A night in a strange and beautiful land

soup course in yamazushi’s kaiseki

I am fond of novels that I can crawl into and arrive in another land. Rarely can I achieve the same teleportation experience by watching a movie, and it has never happened in a restaurant. I’ve had many great meals in wonderful environments. But I’ve never, in a restaurant, had that same experience of visiting another world, until now.

Yamazushi in Durham has been around for years as a sushi bar and Japanese restaurant. Then The Hub and I read a review of a revamped Yamazushi. The sushi bar is gone, as are menus. The chef/owner, George Yamasawa, now serves five- or eight-course kaiseki. Kaiseki began as simple meals served during tea ceremonies, but the tradition has evolved into multi-course dining events. Each course is served singly, carefully timed. Kaiseki traditionally includes a rice

chestnut rice and japanese pickles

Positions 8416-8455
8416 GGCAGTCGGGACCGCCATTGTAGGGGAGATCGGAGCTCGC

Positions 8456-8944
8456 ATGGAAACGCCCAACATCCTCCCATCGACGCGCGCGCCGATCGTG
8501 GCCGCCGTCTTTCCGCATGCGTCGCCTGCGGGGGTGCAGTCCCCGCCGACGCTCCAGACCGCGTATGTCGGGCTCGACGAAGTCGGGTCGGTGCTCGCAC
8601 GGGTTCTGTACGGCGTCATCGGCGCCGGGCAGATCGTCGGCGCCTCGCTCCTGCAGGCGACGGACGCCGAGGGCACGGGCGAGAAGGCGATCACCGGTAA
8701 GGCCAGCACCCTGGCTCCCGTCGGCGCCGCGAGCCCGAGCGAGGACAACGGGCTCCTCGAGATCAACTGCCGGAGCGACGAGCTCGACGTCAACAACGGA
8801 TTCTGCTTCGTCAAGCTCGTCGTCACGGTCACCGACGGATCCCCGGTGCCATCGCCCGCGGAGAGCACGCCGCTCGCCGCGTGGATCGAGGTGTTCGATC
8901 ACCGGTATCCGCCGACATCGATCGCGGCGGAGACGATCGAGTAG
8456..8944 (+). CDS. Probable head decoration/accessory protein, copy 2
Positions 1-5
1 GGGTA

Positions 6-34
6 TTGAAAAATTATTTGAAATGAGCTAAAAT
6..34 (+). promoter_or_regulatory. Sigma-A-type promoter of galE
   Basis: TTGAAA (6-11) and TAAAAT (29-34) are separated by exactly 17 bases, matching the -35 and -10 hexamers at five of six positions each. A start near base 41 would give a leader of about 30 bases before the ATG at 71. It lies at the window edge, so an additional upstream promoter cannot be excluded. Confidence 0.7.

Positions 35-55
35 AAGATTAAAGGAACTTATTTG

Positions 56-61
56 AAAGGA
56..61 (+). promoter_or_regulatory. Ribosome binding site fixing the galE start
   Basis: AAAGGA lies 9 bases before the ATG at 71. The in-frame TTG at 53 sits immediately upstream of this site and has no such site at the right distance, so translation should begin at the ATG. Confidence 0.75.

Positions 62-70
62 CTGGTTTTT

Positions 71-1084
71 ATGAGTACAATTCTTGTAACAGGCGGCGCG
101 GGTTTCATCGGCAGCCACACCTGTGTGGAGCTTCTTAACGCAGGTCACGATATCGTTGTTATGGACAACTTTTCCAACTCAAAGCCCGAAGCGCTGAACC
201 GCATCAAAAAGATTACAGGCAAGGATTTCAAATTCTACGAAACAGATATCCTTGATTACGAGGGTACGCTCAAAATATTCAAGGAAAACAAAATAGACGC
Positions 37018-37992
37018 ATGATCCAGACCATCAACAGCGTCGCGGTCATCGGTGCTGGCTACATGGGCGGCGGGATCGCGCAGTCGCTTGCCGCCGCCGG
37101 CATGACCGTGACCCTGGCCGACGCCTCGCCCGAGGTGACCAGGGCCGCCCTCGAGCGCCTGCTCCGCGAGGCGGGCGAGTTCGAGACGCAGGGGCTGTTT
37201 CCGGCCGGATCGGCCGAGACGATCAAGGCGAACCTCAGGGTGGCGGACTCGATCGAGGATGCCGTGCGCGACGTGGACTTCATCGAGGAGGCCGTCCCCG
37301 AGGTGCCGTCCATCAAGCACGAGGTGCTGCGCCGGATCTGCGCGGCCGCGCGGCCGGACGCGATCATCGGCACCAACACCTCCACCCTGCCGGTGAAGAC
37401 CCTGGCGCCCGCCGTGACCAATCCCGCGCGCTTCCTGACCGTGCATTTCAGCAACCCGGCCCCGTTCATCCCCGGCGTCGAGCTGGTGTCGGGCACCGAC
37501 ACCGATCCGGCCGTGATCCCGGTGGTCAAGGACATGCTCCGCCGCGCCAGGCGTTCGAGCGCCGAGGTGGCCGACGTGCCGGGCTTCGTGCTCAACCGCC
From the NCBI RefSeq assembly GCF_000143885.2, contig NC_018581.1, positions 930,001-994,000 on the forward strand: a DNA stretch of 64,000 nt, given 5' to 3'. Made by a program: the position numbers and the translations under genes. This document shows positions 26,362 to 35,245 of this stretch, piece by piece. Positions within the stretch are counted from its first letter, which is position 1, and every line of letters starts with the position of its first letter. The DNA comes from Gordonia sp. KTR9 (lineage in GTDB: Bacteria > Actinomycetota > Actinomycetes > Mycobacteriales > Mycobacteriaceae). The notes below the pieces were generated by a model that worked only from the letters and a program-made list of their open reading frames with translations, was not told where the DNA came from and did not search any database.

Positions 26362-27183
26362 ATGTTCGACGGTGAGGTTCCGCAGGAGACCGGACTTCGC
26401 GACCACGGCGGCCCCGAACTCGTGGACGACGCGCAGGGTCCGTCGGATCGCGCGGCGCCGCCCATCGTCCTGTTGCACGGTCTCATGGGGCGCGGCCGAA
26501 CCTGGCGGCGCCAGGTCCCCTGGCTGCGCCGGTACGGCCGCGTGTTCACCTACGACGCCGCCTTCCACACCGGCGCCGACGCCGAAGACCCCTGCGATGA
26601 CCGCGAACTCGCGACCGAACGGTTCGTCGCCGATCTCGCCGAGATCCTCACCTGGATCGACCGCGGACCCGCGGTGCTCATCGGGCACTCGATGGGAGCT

dish, a sashimi course, a fried dish and a grilled dish, among others.

Not only did the chef create the gentle procession of eight dishes to our table, but they were served in and on pottery he made himself, so I felt we were completely in a world the chef created.

The website advises emailing for reservations (essential) and someone will call to confirm. When she did, I was able to make some requests: no dairy or pork, per The Hub (vegan and vegetarian meals are possible). But, besides that, we had no idea what we’d find on our plates.

The experience was like a culinary version of the Japanese prints that show a winding trail up a mountain through forests and streams. North Carolina

marinated black cod on asparagus

scallops bathed in white miso. A dashi-based soup in a bamboo-handled teapot. My first taste of sea urchin, on the sashimi plate, which I ate without fear; the land I was in did not harbor fear. Crispy fried soft-shell crab with green tea salt. Black cod marinated for 48 hours in sake and miso, then grilled and perched on bright green asparagus. A bowl of rice with chestnuts, the nutty sweetness balanced by a plate of tart-salty Japanese pickles.

The Hub and I spent three hours in this lovely land, sipping sake between courses in ceramic cups we selected from among the chef’s handiwork. We had only to focus on each other, the food, and the gentle, pleasant passage of time.